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    Preeclampsia as a harbinger of longer-term cerebral damage

    A small case-control study by European researchers sheds new light on the long-term cerebral impact that preeclampsia has on mothers. Published in Neurology, the data—from magnetic resonance imaging (MRI) of the brain—suggest that changes to cerebral white and gray matter do not end with delivery.

    Eighty-three women who had a preeclamptic or normotensive pregnancies (controls) in the past 5 to 15 years were included in the analysis. The women with preeclampsia histories were aged 42.8±5.1 years versus 40.6±5.5 for those with normotensive pregnancies.

    All of the participants underwent MRI, and microstructural integrity of their brains was measured by assessing white matter structure using voxel-based segmentation of fluid-attenuation inversion recovery sequences. Voxel-based analysis was also performed of gray matter volumes to adjust for skull size.

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    Cortical gray matter volume was lower in the women with preeclampsia than in the controls (523.2 ±30.1 vs 544.4 ±44.7 mL, P<0.05) and both groups had white matter lesions. The changes, however, were more extensive in the women with preeclampsia, who had increased temporal lobe white matter disease (lesion volume: 23.2±24.9 vs 10.9±15.0 µL, P<0.05) and altered microstructural integrity (radial diffusivity: 538±19 vs 526±18 x 10-6 mm2/s, P<0.01), which also extended to the occipital and parietal lobes.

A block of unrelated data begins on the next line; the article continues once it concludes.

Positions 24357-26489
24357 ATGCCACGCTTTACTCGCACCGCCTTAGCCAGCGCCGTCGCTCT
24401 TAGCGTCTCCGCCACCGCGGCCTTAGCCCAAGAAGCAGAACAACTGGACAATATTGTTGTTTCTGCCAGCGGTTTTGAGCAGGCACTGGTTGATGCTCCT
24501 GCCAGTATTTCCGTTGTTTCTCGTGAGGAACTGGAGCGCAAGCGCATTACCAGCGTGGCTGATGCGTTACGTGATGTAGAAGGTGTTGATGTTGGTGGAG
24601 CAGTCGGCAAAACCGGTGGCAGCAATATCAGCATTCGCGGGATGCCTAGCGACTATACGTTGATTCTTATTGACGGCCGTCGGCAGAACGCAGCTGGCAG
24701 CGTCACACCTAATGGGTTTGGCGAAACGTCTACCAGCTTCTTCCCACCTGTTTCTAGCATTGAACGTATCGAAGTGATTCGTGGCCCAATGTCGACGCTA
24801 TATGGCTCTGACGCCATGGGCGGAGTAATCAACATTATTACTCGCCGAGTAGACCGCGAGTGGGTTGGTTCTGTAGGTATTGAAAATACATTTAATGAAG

In bivariate regression analysis, temporal white matter changes were significantly associated with blood pressure and serum concentration of high-density lipoprotein. However, the researchers found that in women with a history of preeclampsia, the degree of temporal white matter change was independent of their current cardiovascular risk profile (P<0.05) and increased with time from the index pregnancy (P<0.05), consistent with a persistent susceptibility after delivery.

    In women with preeclampsia, the authors said, “Clinical management at the time of pregnancy and ongoing risk factor modification after delivery are both likely to be important in reducing cerebrovascular disease later in life.” They suggested more aggressive cardiovascular prevention strategies after preeclampsia to reduce cumulative and ongoing damage and more careful attention to neurologic symptoms because the differences in cortical volumes and white matter changes may be harbingers of increased risk of cognitive complaints including disturbances of memory and concentration.   

    NEXT: Does obesity increase risk of childhood obesity?

    Judith M. Orvos, ELS
    Judith M. Orvos, ELS, is a a BELS-certified medical writer and editor and an editorial consultant for Contemporary OB/GYN.
    Miranda Hester
    Ms. Hester is Content Specialist with Contemporary OB/GYN and Contemporary Pediatrics.

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